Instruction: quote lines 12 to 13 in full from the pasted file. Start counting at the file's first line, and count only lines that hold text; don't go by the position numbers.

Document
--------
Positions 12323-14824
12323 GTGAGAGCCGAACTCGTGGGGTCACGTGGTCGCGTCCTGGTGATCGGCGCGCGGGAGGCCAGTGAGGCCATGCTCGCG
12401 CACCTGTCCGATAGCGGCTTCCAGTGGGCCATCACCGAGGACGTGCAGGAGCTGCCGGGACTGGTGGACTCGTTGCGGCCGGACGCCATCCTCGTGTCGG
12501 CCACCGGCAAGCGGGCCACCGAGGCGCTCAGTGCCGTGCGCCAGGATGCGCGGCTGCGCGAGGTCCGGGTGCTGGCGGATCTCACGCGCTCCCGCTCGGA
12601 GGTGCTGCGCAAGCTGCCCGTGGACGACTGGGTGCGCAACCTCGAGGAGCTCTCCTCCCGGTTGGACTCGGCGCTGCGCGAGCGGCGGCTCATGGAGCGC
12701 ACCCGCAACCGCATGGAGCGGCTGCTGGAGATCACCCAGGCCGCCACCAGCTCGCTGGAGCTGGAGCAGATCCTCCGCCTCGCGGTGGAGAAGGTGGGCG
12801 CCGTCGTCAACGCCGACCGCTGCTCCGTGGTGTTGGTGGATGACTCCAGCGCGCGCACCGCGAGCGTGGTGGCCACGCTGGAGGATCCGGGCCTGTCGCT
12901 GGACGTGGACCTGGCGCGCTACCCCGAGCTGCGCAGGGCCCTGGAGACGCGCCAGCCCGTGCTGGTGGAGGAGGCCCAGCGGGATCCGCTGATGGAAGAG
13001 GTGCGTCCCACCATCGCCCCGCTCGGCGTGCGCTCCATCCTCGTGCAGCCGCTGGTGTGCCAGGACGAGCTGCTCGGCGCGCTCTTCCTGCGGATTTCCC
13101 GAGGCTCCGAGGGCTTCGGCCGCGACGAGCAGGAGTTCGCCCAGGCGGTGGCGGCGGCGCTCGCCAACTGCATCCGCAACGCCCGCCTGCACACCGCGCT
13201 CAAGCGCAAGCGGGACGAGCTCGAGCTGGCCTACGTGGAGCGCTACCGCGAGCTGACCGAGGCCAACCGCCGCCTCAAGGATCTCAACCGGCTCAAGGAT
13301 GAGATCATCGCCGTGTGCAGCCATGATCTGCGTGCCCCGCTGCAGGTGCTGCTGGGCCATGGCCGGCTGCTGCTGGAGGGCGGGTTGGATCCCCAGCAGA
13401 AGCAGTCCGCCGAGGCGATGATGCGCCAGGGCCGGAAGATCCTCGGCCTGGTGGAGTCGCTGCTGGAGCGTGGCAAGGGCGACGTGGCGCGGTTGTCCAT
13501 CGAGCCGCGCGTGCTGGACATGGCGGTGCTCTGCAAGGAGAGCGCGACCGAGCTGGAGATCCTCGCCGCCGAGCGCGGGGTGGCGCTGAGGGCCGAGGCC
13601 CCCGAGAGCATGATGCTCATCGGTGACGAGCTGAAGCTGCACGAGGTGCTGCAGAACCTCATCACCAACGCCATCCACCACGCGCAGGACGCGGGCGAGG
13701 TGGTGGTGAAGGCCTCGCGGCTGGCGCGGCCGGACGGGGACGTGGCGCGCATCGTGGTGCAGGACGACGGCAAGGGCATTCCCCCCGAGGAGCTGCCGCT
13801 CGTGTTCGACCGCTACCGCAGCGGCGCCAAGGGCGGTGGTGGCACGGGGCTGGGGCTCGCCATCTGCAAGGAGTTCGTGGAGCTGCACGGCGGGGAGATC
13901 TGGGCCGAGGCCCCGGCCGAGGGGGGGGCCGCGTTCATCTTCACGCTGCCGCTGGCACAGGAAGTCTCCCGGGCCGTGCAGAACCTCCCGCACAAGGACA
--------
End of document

13301 GAGATCATCGCCGTGTGCAGCCATGATCTGCGTGCCCCGCTGCAGGTGCTGCTGGGCCATGGCCGGCTGCTGCTGGAGGGCGGGTTGGATCCCCAGCAGA
13401 AGCAGTCCGCCGAGGCGATGATGCGCCAGGGCCGGAAGATCCTCGGCCTGGTGGAGTCGCTGCTGGAGCGTGGCAAGGGCGACGTGGCGCGGTTGTCCAT